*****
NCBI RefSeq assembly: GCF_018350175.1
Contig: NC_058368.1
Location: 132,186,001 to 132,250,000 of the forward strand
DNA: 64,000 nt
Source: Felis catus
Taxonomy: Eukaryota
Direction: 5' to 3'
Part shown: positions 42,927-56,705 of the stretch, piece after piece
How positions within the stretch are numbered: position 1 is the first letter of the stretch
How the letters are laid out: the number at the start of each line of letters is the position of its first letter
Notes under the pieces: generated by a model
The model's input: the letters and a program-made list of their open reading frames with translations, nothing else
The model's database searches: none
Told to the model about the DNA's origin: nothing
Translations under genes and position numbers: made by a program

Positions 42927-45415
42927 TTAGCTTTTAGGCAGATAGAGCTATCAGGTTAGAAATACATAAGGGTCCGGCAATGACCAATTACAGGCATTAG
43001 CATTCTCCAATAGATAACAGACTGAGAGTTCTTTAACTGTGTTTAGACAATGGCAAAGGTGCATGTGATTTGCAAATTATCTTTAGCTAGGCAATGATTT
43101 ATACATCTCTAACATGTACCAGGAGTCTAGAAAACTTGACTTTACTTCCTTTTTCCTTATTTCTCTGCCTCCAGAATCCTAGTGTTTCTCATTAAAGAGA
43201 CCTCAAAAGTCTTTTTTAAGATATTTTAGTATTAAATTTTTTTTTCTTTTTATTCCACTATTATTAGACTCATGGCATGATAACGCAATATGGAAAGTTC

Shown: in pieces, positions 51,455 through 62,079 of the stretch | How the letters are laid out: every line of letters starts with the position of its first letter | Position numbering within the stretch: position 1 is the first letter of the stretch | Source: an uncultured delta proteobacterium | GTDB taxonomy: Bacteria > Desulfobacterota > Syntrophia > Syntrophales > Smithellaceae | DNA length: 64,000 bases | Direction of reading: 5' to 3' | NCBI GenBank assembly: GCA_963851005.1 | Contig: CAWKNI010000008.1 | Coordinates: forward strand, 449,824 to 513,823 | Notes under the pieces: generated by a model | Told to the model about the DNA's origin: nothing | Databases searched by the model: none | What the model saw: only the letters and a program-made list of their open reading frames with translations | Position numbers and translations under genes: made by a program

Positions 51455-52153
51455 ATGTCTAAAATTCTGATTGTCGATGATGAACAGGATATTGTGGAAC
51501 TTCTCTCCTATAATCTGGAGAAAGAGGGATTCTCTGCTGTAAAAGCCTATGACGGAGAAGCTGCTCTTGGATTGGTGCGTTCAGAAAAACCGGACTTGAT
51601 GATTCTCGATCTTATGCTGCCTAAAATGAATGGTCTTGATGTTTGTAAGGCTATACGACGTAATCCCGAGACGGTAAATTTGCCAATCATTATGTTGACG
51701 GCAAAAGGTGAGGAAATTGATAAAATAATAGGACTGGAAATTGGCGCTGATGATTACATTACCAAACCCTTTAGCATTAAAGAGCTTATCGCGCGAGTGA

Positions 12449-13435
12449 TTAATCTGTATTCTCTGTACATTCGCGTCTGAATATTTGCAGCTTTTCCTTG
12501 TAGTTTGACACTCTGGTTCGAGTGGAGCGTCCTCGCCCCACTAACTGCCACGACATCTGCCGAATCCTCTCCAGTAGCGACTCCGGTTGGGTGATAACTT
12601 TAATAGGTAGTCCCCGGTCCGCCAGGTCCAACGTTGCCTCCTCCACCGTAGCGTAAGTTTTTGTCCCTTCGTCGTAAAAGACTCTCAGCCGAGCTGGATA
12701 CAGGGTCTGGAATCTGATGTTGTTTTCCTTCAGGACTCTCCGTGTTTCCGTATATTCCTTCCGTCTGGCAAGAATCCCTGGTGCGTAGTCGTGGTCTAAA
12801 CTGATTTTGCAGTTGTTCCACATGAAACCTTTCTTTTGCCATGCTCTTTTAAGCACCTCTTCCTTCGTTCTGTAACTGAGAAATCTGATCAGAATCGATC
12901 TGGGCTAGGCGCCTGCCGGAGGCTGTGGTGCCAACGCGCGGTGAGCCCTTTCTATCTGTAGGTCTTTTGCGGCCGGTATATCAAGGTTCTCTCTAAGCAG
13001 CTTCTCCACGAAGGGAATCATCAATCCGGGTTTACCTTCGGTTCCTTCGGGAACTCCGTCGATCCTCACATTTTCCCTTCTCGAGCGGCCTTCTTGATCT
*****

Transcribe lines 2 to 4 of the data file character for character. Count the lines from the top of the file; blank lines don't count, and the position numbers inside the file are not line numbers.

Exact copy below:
Contig: NC_058368.1
Location: 132,186,001 to 132,250,000 of the forward strand
DNA: 64,000 nt